Oh, and by the way, the never to return?  Both the 18th and the 8th have sent units to CONUS to compete in William Tell (an air to air competition) and Gunsmoke (an air to ground competition).  If there were any truth to the Urban Legend, honor would have prevented they're even being extended an invitation much less attending and winning.

You've got to love Urban Legends, they're just another variant of Reagan's quote, "
“It isn't so much that liberals are ignorant. It's just that they know so many things that aren't so.”

Oh, and the "surrendering Chicken"? It's actually a gamecock, a tenacious fighter known to continue to attack its foe until one or the other is dead.  An admirable trait in a fighter pilot.

Hope you're feeling better, Sarge!


  1. I'm glad you cleared that up Juvat.

    The fighting cock is a favorite of more than one aviation unit. (That legend was probably generated by the shoe clerks!)

    1. Jealous shoe clerks, some of whom flew fighter aircraft.

  2. Very good post, which follows from good research. Thank you.

    But how could anyone see that fighting cock as a "surrendering chicken?"

    1. Thanks.

      One sees what one wants to see, I guess.

  3. You have to remember the first rule: Never let the truth ruin a great TINS story. If I had to fact check everything I would be struck dumb right after I uttered the words There I was....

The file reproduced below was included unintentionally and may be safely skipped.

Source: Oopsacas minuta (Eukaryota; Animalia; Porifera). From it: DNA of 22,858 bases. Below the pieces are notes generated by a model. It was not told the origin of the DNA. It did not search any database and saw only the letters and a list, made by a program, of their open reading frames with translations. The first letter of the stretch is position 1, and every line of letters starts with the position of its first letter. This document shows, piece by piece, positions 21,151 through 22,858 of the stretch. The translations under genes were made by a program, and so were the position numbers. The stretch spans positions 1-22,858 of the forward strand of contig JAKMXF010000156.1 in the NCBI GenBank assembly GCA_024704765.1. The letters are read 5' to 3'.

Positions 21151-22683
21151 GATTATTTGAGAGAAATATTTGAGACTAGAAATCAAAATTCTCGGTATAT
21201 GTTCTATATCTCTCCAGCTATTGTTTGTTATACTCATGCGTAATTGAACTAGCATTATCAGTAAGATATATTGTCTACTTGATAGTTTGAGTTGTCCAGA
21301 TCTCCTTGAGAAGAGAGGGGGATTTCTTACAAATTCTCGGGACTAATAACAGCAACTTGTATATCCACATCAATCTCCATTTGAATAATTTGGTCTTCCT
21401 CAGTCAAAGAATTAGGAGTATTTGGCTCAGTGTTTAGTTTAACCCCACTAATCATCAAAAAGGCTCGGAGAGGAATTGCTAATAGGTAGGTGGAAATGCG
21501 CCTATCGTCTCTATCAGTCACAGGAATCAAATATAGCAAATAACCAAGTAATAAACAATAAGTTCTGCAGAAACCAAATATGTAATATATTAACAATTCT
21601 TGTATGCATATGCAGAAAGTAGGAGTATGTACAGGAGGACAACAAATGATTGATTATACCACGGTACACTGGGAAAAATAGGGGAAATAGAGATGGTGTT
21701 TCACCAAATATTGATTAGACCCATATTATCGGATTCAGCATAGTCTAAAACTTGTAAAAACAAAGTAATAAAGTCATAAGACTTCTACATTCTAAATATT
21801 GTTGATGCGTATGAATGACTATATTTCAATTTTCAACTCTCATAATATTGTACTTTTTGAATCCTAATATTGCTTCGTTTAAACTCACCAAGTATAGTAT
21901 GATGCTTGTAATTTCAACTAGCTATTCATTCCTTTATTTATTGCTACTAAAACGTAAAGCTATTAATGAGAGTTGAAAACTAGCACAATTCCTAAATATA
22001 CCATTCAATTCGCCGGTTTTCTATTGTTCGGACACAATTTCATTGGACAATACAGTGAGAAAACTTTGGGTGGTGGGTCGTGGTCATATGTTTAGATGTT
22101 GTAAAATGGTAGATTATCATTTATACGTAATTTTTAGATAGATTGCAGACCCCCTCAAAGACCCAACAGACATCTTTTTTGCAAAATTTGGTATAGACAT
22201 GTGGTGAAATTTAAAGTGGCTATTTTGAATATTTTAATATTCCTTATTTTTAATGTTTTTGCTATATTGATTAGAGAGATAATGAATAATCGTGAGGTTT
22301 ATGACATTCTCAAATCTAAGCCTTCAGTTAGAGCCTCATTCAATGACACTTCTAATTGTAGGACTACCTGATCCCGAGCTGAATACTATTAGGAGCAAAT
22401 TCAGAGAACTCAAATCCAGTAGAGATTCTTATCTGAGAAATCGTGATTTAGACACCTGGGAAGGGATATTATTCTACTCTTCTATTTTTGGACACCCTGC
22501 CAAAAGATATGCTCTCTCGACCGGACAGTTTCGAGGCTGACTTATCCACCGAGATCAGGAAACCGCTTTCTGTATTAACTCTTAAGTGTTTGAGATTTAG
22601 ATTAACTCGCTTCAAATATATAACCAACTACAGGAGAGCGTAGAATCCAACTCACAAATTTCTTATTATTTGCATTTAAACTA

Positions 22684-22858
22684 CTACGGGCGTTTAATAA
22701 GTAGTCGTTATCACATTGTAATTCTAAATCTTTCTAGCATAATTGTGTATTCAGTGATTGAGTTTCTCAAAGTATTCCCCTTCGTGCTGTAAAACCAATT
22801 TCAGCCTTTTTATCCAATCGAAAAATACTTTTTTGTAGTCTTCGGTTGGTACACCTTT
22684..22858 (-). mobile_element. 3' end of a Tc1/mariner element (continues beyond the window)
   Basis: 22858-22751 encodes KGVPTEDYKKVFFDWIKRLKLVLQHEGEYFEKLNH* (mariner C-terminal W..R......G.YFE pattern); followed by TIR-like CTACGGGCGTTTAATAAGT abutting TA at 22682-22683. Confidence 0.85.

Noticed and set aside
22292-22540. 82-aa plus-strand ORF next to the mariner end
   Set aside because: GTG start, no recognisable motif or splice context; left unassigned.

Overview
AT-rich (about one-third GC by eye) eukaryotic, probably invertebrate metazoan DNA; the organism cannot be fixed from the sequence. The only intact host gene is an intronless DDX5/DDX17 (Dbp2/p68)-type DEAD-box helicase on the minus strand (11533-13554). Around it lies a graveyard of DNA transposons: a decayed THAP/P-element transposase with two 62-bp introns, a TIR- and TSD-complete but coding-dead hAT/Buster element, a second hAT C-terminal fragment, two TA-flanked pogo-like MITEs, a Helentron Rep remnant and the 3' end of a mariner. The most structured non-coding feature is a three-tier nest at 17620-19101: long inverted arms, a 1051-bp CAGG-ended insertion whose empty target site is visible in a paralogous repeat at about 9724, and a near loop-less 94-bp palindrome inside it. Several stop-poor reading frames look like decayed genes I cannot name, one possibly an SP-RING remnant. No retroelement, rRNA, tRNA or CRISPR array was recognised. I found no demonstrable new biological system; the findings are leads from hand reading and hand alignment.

Hope you are feeling better Chris.

    1. My Dad's very words to me as I departed for UPT. "Never let the truth interfere with a good story." Words to live by.

  4. An "Urban Legend." We, in the Army, had the same tale being told about the 1st Cavalry Division. They wore the yellow patch because they ran in the first days of conflict in Korea. They'd been assigned to Japan and not allowed to set foot back in the U.S. until they'd redeemed their honor. And so it goes . . .

    1. We studied Task Force Smith extensively at CGSC at Ft Leavenworth. Even with no ground combat experience, I could tell those guys had been handed an impossible task and were destined to fail. The bad news is, we seem to be doing the same things that led to Task Force Smith today. Those that fail to learn from history.....